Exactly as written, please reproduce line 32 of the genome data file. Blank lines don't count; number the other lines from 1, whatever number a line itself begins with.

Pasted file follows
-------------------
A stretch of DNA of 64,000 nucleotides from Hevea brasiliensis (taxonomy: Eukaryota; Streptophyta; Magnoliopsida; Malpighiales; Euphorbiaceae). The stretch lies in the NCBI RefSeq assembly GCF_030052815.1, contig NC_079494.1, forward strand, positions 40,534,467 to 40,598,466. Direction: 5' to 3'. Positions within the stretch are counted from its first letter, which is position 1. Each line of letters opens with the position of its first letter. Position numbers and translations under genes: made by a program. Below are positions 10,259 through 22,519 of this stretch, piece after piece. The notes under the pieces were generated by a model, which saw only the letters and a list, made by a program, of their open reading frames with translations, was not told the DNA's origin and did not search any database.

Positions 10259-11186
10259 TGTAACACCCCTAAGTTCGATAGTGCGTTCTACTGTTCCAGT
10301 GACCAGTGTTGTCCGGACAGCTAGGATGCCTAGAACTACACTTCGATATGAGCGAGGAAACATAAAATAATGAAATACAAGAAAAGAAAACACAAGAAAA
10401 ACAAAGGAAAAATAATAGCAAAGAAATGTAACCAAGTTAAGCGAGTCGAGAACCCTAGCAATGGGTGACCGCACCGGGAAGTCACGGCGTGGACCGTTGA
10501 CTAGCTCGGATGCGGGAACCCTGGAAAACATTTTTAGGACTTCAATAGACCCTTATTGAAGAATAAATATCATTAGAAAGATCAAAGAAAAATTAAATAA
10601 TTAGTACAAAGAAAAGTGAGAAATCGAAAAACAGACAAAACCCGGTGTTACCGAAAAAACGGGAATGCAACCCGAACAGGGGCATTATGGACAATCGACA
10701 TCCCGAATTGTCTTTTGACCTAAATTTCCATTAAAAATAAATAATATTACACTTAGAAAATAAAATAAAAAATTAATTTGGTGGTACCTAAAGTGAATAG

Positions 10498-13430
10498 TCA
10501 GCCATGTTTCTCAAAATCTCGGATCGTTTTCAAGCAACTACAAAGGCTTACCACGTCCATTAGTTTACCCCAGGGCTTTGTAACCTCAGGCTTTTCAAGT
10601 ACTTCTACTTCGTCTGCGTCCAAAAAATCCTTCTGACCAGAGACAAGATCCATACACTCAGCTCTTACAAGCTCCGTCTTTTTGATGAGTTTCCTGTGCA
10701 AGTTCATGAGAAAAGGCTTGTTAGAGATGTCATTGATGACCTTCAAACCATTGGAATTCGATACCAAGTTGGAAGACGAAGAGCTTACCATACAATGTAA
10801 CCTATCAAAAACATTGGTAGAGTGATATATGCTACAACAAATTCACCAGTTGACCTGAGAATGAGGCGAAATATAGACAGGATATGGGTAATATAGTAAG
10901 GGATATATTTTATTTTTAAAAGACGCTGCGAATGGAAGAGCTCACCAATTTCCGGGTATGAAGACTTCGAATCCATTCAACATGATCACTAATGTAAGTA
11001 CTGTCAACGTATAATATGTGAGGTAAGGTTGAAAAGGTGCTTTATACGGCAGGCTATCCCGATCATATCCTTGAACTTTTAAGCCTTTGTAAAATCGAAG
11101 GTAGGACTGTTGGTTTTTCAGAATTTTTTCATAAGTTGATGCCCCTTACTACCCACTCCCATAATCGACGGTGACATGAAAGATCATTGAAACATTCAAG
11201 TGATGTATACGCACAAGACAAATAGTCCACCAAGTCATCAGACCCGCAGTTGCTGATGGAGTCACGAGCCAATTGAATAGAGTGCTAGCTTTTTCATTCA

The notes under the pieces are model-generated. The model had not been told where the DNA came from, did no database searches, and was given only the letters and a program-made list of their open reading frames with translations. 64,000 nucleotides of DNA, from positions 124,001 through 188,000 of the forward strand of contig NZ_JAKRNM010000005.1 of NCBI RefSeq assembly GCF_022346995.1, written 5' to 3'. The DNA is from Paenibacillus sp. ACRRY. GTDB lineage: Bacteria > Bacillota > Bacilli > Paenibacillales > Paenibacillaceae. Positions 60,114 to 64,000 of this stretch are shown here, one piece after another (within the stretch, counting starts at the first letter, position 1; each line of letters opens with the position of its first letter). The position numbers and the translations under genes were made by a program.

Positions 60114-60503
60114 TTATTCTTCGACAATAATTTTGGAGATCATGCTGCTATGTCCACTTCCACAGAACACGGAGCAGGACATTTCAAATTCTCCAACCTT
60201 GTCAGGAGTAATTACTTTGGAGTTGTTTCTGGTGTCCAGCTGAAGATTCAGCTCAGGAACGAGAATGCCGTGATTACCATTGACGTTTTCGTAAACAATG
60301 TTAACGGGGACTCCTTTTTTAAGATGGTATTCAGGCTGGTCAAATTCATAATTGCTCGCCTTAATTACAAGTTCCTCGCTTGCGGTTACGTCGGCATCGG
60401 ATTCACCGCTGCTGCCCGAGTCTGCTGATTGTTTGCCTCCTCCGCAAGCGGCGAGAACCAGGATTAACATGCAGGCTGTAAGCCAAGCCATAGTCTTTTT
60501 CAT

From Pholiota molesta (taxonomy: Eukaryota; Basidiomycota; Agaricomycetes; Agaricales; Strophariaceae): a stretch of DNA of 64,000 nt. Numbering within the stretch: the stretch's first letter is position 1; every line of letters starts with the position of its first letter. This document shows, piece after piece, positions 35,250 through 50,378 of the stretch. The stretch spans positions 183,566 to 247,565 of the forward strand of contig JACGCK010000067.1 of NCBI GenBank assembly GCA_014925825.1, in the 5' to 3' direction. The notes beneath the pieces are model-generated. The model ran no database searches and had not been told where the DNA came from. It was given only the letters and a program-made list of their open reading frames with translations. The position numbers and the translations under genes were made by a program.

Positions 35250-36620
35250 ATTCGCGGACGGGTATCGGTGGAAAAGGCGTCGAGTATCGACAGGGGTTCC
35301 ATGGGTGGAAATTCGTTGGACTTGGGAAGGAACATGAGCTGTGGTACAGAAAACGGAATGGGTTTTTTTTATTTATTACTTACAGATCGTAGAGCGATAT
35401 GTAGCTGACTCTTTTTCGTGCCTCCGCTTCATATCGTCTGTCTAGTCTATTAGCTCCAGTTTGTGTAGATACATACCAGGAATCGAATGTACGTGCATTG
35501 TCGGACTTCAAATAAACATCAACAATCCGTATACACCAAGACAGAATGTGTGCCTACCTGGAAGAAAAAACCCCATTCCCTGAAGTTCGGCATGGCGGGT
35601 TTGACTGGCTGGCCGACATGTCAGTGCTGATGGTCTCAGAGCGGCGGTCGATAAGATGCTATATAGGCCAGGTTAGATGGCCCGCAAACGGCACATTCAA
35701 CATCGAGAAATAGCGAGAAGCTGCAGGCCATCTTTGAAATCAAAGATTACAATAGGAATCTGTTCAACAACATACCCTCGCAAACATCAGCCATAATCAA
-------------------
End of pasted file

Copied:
35601 TTGACTGGCTGGCCGACATGTCAGTGCTGATGGTCTCAGAGCGGCGGTCGATAAGATGCTATATAGGCCAGGTTAGATGGCCCGCAAACGGCACATTCAA